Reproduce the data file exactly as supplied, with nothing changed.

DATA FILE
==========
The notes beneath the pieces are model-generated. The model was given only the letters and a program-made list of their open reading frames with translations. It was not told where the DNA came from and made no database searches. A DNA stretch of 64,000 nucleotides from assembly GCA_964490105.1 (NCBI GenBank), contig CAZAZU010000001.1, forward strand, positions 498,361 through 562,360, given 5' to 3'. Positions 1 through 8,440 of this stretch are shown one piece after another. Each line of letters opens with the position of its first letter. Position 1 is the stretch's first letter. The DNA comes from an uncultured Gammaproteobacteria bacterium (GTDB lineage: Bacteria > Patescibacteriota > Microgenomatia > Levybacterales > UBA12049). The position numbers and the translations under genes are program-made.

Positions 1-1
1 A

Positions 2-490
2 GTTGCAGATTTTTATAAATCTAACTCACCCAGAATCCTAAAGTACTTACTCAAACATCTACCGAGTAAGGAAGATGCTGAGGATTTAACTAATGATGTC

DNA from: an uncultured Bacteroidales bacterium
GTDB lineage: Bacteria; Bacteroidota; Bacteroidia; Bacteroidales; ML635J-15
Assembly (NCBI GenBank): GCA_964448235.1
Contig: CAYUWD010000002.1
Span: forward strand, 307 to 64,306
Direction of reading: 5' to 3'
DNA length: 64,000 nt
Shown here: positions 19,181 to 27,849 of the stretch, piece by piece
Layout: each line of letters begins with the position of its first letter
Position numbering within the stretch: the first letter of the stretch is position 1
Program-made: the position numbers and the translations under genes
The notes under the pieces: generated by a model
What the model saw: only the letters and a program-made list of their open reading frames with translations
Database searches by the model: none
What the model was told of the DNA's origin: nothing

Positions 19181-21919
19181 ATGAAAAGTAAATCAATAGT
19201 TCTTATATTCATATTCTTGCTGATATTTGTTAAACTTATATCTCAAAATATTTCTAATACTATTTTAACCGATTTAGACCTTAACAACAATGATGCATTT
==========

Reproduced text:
The notes beneath the pieces are model-generated. The model was given only the letters and a program-made list of their open reading frames with translations. It was not told where the DNA came from and made no database searches. A DNA stretch of 64,000 nucleotides from assembly GCA_964490105.1 (NCBI GenBank), contig CAZAZU010000001.1, forward strand, positions 498,361 through 562,360, given 5' to 3'. Positions 1 through 8,440 of this stretch are shown one piece after another. Each line of letters opens with the position of its first letter. Position 1 is the stretch's first letter. The DNA comes from an uncultured Gammaproteobacteria bacterium (GTDB lineage: Bacteria > Patescibacteriota > Microgenomatia > Levybacterales > UBA12049). The position numbers and the translations under genes are program-made.

Positions 1-1
1 A

Positions 2-490
2 GTTGCAGATTTTTATAAATCTAACTCACCCAGAATCCTAAAGTACTTACTCAAACATCTACCGAGTAAGGAAGATGCTGAGGATTTAACTAATGATGTC

DNA from: an uncultured Bacteroidales bacterium
GTDB lineage: Bacteria; Bacteroidota; Bacteroidia; Bacteroidales; ML635J-15
Assembly (NCBI GenBank): GCA_964448235.1
Contig: CAYUWD010000002.1
Span: forward strand, 307 to 64,306
Direction of reading: 5' to 3'
DNA length: 64,000 nt
Shown here: positions 19,181 to 27,849 of the stretch, piece by piece
Layout: each line of letters begins with the position of its first letter
Position numbering within the stretch: the first letter of the stretch is position 1
Program-made: the position numbers and the translations under genes
The notes under the pieces: generated by a model
What the model saw: only the letters and a program-made list of their open reading frames with translations
Database searches by the model: none
What the model was told of the DNA's origin: nothing

Positions 19181-21919
19181 ATGAAAAGTAAATCAATAGT
19201 TCTTATATTCATATTCTTGCTGATATTTGTTAAACTTATATCTCAAAATATTTCTAATACTATTTTAACCGATTTAGACCTTAACAACAATGATGCATTT